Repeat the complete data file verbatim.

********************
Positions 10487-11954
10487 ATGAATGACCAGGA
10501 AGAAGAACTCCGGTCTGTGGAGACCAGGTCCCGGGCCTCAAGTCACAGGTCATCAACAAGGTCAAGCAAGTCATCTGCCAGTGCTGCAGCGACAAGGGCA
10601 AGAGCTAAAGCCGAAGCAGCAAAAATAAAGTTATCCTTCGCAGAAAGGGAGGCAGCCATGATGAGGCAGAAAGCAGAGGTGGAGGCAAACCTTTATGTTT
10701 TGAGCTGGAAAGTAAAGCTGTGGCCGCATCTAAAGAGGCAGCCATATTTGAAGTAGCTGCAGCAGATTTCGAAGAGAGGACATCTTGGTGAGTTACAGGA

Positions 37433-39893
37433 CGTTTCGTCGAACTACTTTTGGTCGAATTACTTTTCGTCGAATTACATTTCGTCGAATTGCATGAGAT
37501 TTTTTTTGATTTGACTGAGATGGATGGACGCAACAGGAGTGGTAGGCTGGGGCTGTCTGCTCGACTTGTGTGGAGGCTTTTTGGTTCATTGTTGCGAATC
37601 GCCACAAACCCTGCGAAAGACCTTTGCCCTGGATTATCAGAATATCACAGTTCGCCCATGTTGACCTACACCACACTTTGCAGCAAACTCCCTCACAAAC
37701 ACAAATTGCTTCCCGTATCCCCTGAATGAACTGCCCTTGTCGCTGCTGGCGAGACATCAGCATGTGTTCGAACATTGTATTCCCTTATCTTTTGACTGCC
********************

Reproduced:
Positions 10487-11954
10487 ATGAATGACCAGGA
10501 AGAAGAACTCCGGTCTGTGGAGACCAGGTCCCGGGCCTCAAGTCACAGGTCATCAACAAGGTCAAGCAAGTCATCTGCCAGTGCTGCAGCGACAAGGGCA
10601 AGAGCTAAAGCCGAAGCAGCAAAAATAAAGTTATCCTTCGCAGAAAGGGAGGCAGCCATGATGAGGCAGAAAGCAGAGGTGGAGGCAAACCTTTATGTTT
10701 TGAGCTGGAAAGTAAAGCTGTGGCCGCATCTAAAGAGGCAGCCATATTTGAAGTAGCTGCAGCAGATTTCGAAGAGAGGACATCTTGGTGAGTTACAGGA

Positions 37433-39893
37433 CGTTTCGTCGAACTACTTTTGGTCGAATTACTTTTCGTCGAATTACATTTCGTCGAATTGCATGAGAT
37501 TTTTTTTGATTTGACTGAGATGGATGGACGCAACAGGAGTGGTAGGCTGGGGCTGTCTGCTCGACTTGTGTGGAGGCTTTTTGGTTCATTGTTGCGAATC
37601 GCCACAAACCCTGCGAAAGACCTTTGCCCTGGATTATCAGAATATCACAGTTCGCCCATGTTGACCTACACCACACTTTGCAGCAAACTCCCTCACAAAC
37701 ACAAATTGCTTCCCGTATCCCCTGAATGAACTGCCCTTGTCGCTGCTGGCGAGACATCAGCATGTGTTCGAACATTGTATTCCCTTATCTTTTGACTGCC